JT Film Review

117 – The King’s Speech (2011)

The King’s Speech REVIEW

4.5/5 stars

Director – Tom Harper

Cast – Colin Firth, Geoffrey Rush, Helena Bonham Carter, Guy Pearce, Michael Gambon, Timothy Spall, Jennifer Ehle, Derek Jacobi


The King’s Speech is about the relationship between future King of England George VI, or “Bertie” (played by Colin Firth) and his speech therapist Lionel Logue, played by Geoffrey Rush. Numerous excellent British actors appear, including Helene Bonham Carter as Bertie’s wife, the future Queen Mother, and Timothy Spall as Winston Churchill.

This is one of those movies that I would like to metaphorically curl up in front of the fire with. It is a warm-hearted movie with a well told story and excellent portrayals of well written characters. Much of the inevitable backlash directed toward this movie will probably focuses around its fairly simple and fully predictable story. This is definitely true, but it couldn’t matter less. We all know that by the end of the movie “Bertie” will be on the way to controlling his stuttering. Sure the movie ends on a note reminiscent of a sports flick. We don’t watch it for that.

Actually, the sports movie reference is rather apt, as this is a classic example of the good ol’ underdog story used so much in that genre. A person has a huge obstacle to overcome, and, through numerous trials and tribulations, said obstacle is overcome just in time for The Big Game. This movie has all that to be sure, but here we are watching the movie for the journey, not what twists or inventive story telling is used. It’s not supposed to be Pulp Fiction, just roll with it.

Not that this is exactly a cookie cutter movie, far from it. There are some interesting techniques used throughout. One of my favorite is the quite imaginative shots used throughout, both to comment on and deepen the impact of the story. My particular favorite is used whenever Bertie has to speak in public. The camera follows him from the small, quiet waiting rooms to the large halls or stadiums where he must speak. Seeing the large or imposing crowd appear in front of us shows us how it feels to talk in public, especially when one doesn’t particularly want to. In fact the cinematography in general is a very strong element of the movie.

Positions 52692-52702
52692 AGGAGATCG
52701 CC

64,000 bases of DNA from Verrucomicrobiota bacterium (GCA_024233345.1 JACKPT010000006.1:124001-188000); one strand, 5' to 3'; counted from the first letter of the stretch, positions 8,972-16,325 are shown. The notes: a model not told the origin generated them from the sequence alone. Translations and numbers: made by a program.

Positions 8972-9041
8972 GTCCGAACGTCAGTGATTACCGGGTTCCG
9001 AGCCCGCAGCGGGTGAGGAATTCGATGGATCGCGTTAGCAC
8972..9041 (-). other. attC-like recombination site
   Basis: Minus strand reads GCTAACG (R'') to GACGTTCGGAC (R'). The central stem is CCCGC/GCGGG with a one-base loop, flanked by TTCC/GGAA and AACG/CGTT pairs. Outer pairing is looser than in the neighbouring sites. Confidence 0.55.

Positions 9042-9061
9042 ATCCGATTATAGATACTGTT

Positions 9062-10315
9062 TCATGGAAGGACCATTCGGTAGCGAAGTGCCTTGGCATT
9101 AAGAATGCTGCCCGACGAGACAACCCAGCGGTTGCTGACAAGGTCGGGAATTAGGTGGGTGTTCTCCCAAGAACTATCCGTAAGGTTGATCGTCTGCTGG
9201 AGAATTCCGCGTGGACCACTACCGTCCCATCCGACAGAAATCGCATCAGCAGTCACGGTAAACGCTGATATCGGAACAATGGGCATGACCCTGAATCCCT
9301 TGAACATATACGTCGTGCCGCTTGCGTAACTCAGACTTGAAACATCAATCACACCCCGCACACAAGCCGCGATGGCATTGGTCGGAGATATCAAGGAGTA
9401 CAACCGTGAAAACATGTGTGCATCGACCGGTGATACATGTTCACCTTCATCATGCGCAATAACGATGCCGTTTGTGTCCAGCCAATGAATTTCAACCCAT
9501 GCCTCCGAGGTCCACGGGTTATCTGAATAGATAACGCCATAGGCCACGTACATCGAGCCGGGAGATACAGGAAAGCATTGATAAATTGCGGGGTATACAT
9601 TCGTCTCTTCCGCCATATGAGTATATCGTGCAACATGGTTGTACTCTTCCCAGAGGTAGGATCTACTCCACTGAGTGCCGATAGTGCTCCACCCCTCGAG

The script is very strong as well, though I do find that for a movie that carries itself mainly on the relationship between Bertie and Logue, it veered away from that quite a bit. This was, of course, to further set up Bertie’s relationship to his brother, his new station, and royalty in general, but I still found myself yearning to get back to Logue. Part of that is because Geoffrey Rush’s characterization is so amusing in contrast to Firth’s straight and true, upper crust manner. I don’t mean to take away from Firth’s excellent acting, but Logue is probably the guy you’d want to have a beer with. Having said that, I wouldn’t be surprised if Firth got an Oscar for this (at the very least a nomination), and deservedly so.


The King’s Speech is a straight forward movie that relies on an excellent script to take you through its journey. The acting is wonderful, and the direction both wonderfully low-key and involving. While the cast may not exactly look like their counterparts too much (I must admit I found it hard to accept 43-year-old Guy Pierce as the older brother to 50-year-old Colin Firth), but that is fairly easy to look past. While it is not particularly ground breaking (nor should it be) The King’s Speech is involving and rewarding. It is a great experience, recommended to all.



“The King’s Speech” on other websites:

IMDB —– Rotten Tomatoes —– Wikipedia



January 19, 2011 - Posted by | 4.5 Stars, Film Review, Genre - Drama, Year - 2010-2019 | , , , , , , , , , , , , , , , , , , , , , ,

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